Why Aren’t Low-Income Students Succeeding in School?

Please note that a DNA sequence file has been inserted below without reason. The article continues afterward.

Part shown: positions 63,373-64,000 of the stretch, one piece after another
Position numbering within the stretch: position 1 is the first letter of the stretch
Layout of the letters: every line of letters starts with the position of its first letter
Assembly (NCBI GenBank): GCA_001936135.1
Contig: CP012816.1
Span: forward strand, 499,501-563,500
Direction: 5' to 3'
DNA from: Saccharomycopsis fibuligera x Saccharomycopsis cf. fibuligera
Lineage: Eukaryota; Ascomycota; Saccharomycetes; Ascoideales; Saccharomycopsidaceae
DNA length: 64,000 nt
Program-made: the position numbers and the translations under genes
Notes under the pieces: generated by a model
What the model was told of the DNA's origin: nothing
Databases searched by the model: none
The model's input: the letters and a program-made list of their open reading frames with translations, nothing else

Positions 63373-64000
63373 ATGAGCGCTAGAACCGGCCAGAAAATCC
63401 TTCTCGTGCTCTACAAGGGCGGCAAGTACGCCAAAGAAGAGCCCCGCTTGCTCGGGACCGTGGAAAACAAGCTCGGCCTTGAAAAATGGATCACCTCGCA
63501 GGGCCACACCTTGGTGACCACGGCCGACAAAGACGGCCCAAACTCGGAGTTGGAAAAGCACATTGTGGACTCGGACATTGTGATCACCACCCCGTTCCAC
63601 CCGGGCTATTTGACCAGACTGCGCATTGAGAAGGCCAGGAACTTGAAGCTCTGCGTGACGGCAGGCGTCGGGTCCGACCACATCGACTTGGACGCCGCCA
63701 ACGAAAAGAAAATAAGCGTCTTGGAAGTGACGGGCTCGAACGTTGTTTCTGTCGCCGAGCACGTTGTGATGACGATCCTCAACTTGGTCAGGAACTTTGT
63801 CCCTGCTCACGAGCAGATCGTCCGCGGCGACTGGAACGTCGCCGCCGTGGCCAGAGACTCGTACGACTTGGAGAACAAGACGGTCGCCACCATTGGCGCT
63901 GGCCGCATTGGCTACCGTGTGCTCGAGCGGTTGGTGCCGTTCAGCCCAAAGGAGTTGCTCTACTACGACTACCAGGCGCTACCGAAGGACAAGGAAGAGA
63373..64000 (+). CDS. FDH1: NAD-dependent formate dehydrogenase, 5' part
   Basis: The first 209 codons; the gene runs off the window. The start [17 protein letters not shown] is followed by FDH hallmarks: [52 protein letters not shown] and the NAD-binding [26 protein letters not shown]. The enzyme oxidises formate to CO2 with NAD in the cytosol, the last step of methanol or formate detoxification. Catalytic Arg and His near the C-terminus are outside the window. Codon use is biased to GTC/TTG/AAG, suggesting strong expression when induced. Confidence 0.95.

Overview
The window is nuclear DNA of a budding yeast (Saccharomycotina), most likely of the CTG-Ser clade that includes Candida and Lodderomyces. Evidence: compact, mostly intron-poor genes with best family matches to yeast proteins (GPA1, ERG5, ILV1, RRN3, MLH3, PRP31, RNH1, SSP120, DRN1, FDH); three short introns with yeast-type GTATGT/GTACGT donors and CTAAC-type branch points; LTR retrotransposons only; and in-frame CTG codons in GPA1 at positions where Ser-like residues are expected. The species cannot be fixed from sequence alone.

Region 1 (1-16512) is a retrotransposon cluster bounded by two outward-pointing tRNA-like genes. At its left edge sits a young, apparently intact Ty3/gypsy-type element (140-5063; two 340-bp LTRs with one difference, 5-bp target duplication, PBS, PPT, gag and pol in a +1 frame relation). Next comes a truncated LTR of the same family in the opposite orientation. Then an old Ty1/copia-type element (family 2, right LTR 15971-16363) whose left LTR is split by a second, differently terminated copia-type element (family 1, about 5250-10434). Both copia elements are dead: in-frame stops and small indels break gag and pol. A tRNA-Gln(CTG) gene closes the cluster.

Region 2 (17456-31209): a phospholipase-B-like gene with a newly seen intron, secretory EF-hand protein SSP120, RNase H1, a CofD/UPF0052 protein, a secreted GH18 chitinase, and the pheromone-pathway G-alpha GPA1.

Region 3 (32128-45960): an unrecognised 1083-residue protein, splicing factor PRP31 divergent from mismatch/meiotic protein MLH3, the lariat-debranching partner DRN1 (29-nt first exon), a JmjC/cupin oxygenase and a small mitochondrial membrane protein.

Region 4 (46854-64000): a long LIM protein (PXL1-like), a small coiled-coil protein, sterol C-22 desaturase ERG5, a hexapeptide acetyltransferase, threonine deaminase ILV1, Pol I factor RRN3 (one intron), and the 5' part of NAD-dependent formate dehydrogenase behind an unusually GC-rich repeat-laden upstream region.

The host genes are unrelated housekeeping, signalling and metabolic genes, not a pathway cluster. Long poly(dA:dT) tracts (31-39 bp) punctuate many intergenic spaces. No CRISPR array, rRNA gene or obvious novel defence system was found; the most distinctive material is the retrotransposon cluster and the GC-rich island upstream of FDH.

Many low income first-generation college students who are reading and doing math at a seventh or eighth grade level are admitted into college. Every year, as many as 1.7 million first-year students entering both two- and four-year colleges will take a remedial course to learn the skills they need to enroll in a college-level course. African American, Hispanic, and low-income students represent the largest populations of entering college freshmen who require remedial courses. In fact, 64.7 percent of low-income students who are enrolled in a 2-year college and 31.9 percent enrolled in a 4-year college will require remediation. Academic challenges are often deep-seeded and begin in primary and secondary school, which when left unaddressed, often leads to remediation at the postsecondary level. There are several factors that contribute to low-income students entering college with poor math and reading skills. Here are some of them:


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